Unity of the Church and Human Sexuality: A Review

By Rev. Thomas Lambrecht

The study guide produced by the General Board of Higher Education and Ministry, entitled Unity of the Church and Human Sexuality: Toward a Faithful United Methodist Witness, is designed to help congregations discuss the divisive and sensitive controversy over the church’s teachings on marriage and sexuality. It is drawn from an academic colloquy on this topic held at Candler Seminary in Atlanta in March of this year. It really does not engage substantively with the 24 papers that were presented at the colloquy, but does quote a few comments from the discussion times. The bulk of the substantive material from the colloquy is drawn from a paper by Dr. Charles M. Wood, who analyzes the churchwide study document Wonder, Love, and Praise: Sharing a Vision for the Church that was approved for study by the 2016 General Conference. For convenience, Wood’s paper is printed in the study guide as an appendix.

Chapter 1 describes the colloquy and why it was convened. It emphasizes our desire to bring to bear the intellectual resources of the Christian faith on our current dilemma. It describes the academic community as our “brain trust” that can help us think through the theological, biblical, and practical issues we face in our church. It invites us into a holy conversation, as we seek to understand the way that God has for our church to move forward.

Chapter 2 invites us to engage one another with our minds, not believing that persons who disagree with us are ignorant, stupid, or evil, but that we have different perspectives that need to be explored and understood. (However, this study guide gives only very limited opportunities to explore and understand the different perspectives on ministry with LGBTQ persons.) The chapter surveys what we mean by “church” and understands it as the sign and servant of the new reality that: 1) the saving love of God is meant for all people, 2) the saving love of God transforms, and 3) the love of God creates community. The church is visible and invisible, a mixture of faithful and faithless, striving to incarnate the love of Christ and be a faithful witness to God and God’s purposes.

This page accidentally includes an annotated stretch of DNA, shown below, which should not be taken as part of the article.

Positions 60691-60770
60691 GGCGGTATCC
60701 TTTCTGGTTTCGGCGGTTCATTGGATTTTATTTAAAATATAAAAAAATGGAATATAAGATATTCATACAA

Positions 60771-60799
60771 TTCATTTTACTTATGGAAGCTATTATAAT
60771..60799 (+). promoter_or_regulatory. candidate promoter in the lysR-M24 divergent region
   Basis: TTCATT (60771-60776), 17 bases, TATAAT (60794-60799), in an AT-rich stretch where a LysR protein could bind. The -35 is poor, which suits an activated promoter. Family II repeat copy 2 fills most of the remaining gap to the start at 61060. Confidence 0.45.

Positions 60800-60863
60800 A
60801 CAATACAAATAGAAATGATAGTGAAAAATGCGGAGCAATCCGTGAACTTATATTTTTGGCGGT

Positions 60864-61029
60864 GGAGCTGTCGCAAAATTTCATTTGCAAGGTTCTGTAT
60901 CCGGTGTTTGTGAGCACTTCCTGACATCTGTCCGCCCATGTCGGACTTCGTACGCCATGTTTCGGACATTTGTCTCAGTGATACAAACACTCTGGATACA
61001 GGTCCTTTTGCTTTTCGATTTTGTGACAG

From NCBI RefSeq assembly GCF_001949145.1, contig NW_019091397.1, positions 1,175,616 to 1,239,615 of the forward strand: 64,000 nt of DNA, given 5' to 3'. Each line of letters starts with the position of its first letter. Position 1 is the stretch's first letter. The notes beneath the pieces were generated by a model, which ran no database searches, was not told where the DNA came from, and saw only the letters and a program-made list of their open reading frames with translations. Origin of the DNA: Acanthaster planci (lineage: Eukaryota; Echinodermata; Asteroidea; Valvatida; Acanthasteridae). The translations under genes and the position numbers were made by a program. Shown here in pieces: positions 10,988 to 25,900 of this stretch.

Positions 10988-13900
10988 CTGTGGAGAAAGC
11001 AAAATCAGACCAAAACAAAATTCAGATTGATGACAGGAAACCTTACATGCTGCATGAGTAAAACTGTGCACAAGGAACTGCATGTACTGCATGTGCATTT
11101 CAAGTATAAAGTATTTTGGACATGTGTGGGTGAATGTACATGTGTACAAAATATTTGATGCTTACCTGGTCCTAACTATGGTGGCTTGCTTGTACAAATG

Chapter 3 shows how the mission and ministry of The United Methodist Church matters. As a church, we are able to touch the lives of hurting people and bring the love of God in concrete ways. We do this best in connection with each other. It touches on the history of denominationalism in America and why a denomination might be important. Hints are given about possible different ways of structuring our denomination that might give greater freedom or space for people to serve according to their consciences.

Chapter 4 attempts to set out parameters for a way forward for the church. Five principles from Wood’s paper are outlined:

  1. Subsidiarity – the idea that decisions ought to be made in the most significant context allowable or the lowest “level” of organization. (This is the basis for the “local option” approach to resolving our impasse.)
  2. Reconciled diversity – recognizing the legitimacy of Christian brothers and sisters despite disagreement. Persons are reconciled to one another in relationship despite disagreement. (Can’t we just all get along?)
  3. Reception – the idea that decisions by a governing body are not fully authoritative until they are “received” by the constituency. (This can be used to argue that because a portion of the UM Church does not receive the decisions of General Conference, those provisions are not fully authoritative.)
  4. Conciliar fellowship model – a “council of churches” way of organizing United Methodism, with general agreement around confession of the apostolic faith, recognition of each other’s members and ministries, shared celebration of the Eucharist, and appropriate levels of decision-making around common concerns. Each church would be semi-autonomous.
  5. Pre-conciliar fellowship – for groups where there are irreconcilable differences in Word, Sacrament, or Order. The “council of churches” would be for fellowship only and not decision-making. Each church would be fully autonomous.

The discussion questions are stimulating and well-written, although there are way too many questions for each chapter. A group leader would need to pick and choose which questions to use or lengthen the session beyond an hour.

The thrust of the book in terms of most of the questions and illustrations is toward the unity of the church. Several illustrations portray acceptance of same-sex behavior and persons. Negative consequences of a “split” are surfaced. The positive aspects of the United Methodist connection are emphasized. The subliminal message is that we ought to be able to find a way to stay together despite our differences over marriage and sexual ethics.